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End of the Line

Peter Freyne, 1949-2009


Published January 14, 2009 at 6:28 a.m.

Peter David Freyne was born on November 18, 1949, in the Bronx, New York, and grew up in nearby Hartsdale. He was the only child of Agnes and James Francis “Frank” Freyne, but had two older half-siblings from his father’s previous marriage. Peter attended Iona Preparatory in New Rochelle and graduated at age 16. His father, he said, wanted him to “finish school and get out of the house.” Peter did just that, first attending Maryknoll Seminary in Chicago. But he did an about-face on the way to his priestly vocation when he “became an atheist” instead. Peter lost interest in religion, but not in matters of justice. At Chicago’s Loyola University, he majored in sociology and met the famous community organizer Saul Alinsky. Peter called Alinsky a “personal hero” and his 1971 book, Rules for Radicals, a major influence on his own thinking.

During college, in the heady years of the late 1960s and early 1970s, Peter drove a cab a few nights a week; years later, he credited this job with fundamentally shaping his views on human nature. “I would take cab driving any day as teaching you how to be a journalist,” he once told an interviewer. “You gotta understand all kinds of people, be able to read people, be able to tell when people are telling the truth or lying.”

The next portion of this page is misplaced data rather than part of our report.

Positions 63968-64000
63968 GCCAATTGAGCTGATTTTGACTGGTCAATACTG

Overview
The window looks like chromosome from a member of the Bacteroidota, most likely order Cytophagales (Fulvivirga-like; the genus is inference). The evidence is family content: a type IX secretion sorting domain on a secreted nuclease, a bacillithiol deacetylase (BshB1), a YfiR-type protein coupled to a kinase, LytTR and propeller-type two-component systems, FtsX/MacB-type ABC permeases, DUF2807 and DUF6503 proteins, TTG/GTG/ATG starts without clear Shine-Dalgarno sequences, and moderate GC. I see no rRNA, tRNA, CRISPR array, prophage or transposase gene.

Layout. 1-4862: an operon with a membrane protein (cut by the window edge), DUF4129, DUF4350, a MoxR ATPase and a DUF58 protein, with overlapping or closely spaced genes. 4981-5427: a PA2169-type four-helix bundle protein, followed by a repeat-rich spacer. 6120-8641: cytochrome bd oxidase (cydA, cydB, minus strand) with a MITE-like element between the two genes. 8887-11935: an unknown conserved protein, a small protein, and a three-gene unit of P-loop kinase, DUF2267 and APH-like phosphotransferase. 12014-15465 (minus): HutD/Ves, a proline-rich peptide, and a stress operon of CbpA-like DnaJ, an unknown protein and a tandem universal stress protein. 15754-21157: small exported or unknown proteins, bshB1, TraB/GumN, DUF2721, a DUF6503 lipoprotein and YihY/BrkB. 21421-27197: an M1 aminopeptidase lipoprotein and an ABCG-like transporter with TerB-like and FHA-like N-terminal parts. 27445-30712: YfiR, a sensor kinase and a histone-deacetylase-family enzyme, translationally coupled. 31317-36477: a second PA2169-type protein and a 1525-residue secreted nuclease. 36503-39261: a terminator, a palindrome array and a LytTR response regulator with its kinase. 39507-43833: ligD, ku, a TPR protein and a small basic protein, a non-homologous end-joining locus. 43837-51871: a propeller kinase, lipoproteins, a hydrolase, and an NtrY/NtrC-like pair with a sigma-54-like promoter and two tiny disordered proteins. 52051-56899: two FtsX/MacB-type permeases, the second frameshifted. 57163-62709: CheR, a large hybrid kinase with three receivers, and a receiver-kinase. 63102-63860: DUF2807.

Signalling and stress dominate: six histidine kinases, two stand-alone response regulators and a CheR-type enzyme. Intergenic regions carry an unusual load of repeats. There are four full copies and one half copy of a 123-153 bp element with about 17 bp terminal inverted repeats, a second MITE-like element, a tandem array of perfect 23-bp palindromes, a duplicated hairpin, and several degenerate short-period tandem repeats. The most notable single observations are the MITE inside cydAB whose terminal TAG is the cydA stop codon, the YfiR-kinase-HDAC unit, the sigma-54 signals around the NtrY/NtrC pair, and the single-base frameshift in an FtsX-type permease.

After graduation, armed with Alinsky-esque ideals, Peter got a job at Macalester College in St. Paul, Minnesota, as assistant to the student president. “I was an organizer and rabble-rouser,” he recalled. “I did such a good job, they didn’t want me back.”

Instead, he went backpacking around Europe for a few months, and the trip included a visit to his father’s homeland, Ireland. When he returned to Minnesota, Peter became a nurses’ aide and helped organize a union, work that he remembered fondly.

Peter’s life and career changed course again when he moved to Burlington, Vermont, in 1979. He quickly fell in love with the city and the state, and rarely left it afterward. He was intrigued by the Queen City’s lively political scene — a fellow New Yorker, Bernard Sanders, was soon to become mayor. Peter found his place in this sphere as a journalist. Or, more to the point, as the self-described “hit man” of Vermont media. He began in radio, delivering live news for WDEV and WDOT; later, in the 1990s, he reported for WKDR. He also appeared frequently on TV over the ensuing years, as a guest or host on such long-running programs as Vermont Public Television’s political roundup, “Vermont This Week,” and CCTV’s “Point Counterpoint.”

But it was arguably in his print column, “Inside Track,” that Peter truly found his voice. Birthed at the Vanguard Press in the mid-1980s, it grew in popularity as Peter developed his style and, more importantly, undertook his fearless, unrelenting pursuit of truth. He became a terror to those in power — or seeking power — and an ardent defender of “the little guy.” He held everyone, regardless of political party, accountable for their words and deeds. Along the way he stepped on toes, pushed buttons, acquired enemies . . . and made press conferences a lot livelier. Noted a fellow reporter, “Peter was the guy who so many times said the emperor has no clothes.” Even so, he won the grudging respect of many officeholders who acknowledged the importance of the media watchdog.